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System conditioning during GRAPPA kernel training improves temporal SNR in accelerated EPI-based functional, diffusion, and perfusion MRI applications
W Scott Hoge1,2,3 and Jonathan R Polimeni2,3,4

1Radiology, Brigham and Women's Hospital, Boston, MA, United States, 2Department of Radiology, Harvard Medical School, Boston, MA, United States, 3Athinoula A. Martinos Center for Biomedical Imaging, Massachusetts General Hospital, Charlestown, MA, United States, 4Harvard-MIT Health Sciences and Technology, Massachusetts Institute of Technology, Cambridge, MA, United States

### Synopsis

This work examines methods to improve the conditioning of the linear system of equations used to compute GRAPPA and Dual-Polarity GRAPPA reconstruction coefficients, and it's effect on temporal SNR in applications that employ accelerated EPI data. We test three methods: (i) system normalization, (ii) simple Tikhonov regularization, and (iii) 2D k-space filters applied to the calibration data prior to the linear system formation. Examples of tSNR improvement are shown, drawing from EPI-based in-vivo functional, diffusion, and perfusion imaging data acquired at 3T and 7T.

### Introduction

Accelerated parallel MR imaging (pMRI) can increase temporal efficiency and reduce geometric distortions in echo planar imaging (EPI). However, these improvements come at a cost of SNR loss due to g-factor effects. To date, many investigations to mitigate SNR loss in pMRI methods have focused on SENSE[1,2], perhaps in part because the SENSE linear system of equations map naturally to cost-function minimization approaches[3]. System conditioning in GRAPPA[4], however, has received less attention.

This work examines methods to mitigate SNR loss in GRAPPA-based reconstructions of accelerated 2D EPI data. We examine system normalization/preconditioning, Tikhonov regularization, and 2D filters applied to the k-space calibration data set itself, and their effect on EPI-based functional, diffusion, and perfusion imaging.

### Methods

GRAPPA reconstructs under-sampled imaging data by estimating missing data from a linear combination of sampled data. This is modeled as $$K g = t,$$ with $t$ the target k-space data, $K$ an array composed of neighboring k-space data, and $g$ a coefficients vector that maps elements of $K$ to $t$.

Although $K$ is typically over-determined, the condition of the system can often be improved. One approach is preconditioning[5], $$\psi K g = \psi t ,$$ with $\psi$ a diagonal matrix with elements normalized to rows of the system matrix, $\psi_{ii} = 1 / \sqrt{\sum_j \left| K_{ij} \right|^2}$. With most of the signal energy concentrated in the center region of k-space, preconditioning can normalize the signal-energy balance across all rows of the system. A similar effect can be achieved by applying a 2D k-space filter prior to forming $K$ [6], to reduce bias from the high-signal central region.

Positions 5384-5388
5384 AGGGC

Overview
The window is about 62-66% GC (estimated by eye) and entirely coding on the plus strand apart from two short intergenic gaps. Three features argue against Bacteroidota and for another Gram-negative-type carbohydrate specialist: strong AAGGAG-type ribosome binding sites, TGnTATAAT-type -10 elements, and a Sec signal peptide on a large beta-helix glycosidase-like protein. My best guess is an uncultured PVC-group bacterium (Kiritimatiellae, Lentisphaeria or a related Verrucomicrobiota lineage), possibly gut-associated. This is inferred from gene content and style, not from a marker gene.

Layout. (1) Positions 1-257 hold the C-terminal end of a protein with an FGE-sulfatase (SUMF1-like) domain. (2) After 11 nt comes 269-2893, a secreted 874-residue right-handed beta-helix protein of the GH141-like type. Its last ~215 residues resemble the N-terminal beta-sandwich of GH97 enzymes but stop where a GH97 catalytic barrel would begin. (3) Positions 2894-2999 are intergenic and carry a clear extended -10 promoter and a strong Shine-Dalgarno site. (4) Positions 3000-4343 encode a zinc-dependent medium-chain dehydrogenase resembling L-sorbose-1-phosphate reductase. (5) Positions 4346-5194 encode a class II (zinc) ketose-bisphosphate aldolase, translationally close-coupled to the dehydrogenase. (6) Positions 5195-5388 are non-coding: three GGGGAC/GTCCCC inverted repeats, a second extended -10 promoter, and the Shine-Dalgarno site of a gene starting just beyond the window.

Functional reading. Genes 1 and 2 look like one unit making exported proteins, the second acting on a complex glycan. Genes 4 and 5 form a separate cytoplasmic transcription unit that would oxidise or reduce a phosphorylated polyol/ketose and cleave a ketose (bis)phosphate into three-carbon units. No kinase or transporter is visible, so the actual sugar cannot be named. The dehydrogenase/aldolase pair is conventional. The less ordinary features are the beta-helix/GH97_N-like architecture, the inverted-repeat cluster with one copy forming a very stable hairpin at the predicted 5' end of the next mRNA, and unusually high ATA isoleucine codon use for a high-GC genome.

After forming the normal equations $$K^H \psi^2 K g = K^H \psi^2 t$$ to produce a smaller system matrix and reduce computational load, Tikhonov regularization[7] can be applied which results in $$(K^H \psi^2 K + \lambda I) g = K^H \psi^2 t.$$

The effect on temporal SNR (tSNR)[8] of including the preconditioning factor $\psi$, applying k-space filters, and varying $\lambda$, in accelerated EPI data is presented below. In-plane accelerated gradient-echo BOLD-weighted EPI data (1.5 mm iso, TR=2 sec, TE=22 ms, 128x128 matrix size, 41 slices, R=3, 75 repetitions) at 7T and PASL-based perfusion-weighted (3.4x3.4x4.0 mm, TR=3.2 sec, TE=13 ms, 64x64 matrix size, 24 slices, R=2, Q2TIPS labeling (TI=1800 ms, 700 ms bolus), 52 control/label pairs) and diffusion-weighted (2.0 mm iso, TR=7.7 sec, TE=84 ms, 128x128 matrix size, R=2, 59 slices, b=1000 s/mm2, 1 diffusion direction, 61 repetitions) data at 3T, respectively, were acquired in-vivo.

Conventional multi-shot EPI pre-scan calibration data was collected using temporal encoding for Dual-Polarity GRAPPA (DPG)[9] calibration. DPG reconstruction was performed to both remove Nyquist ghosts and synthesize missing data. While not shown, standard GRAPPA reconstructions followed similar trends. Calculated tSNR maps along with the corresponding condition number---the ratio of the smallest to largest singular value, σminmax, of the modified system matrix---are shown in the Results.

### Results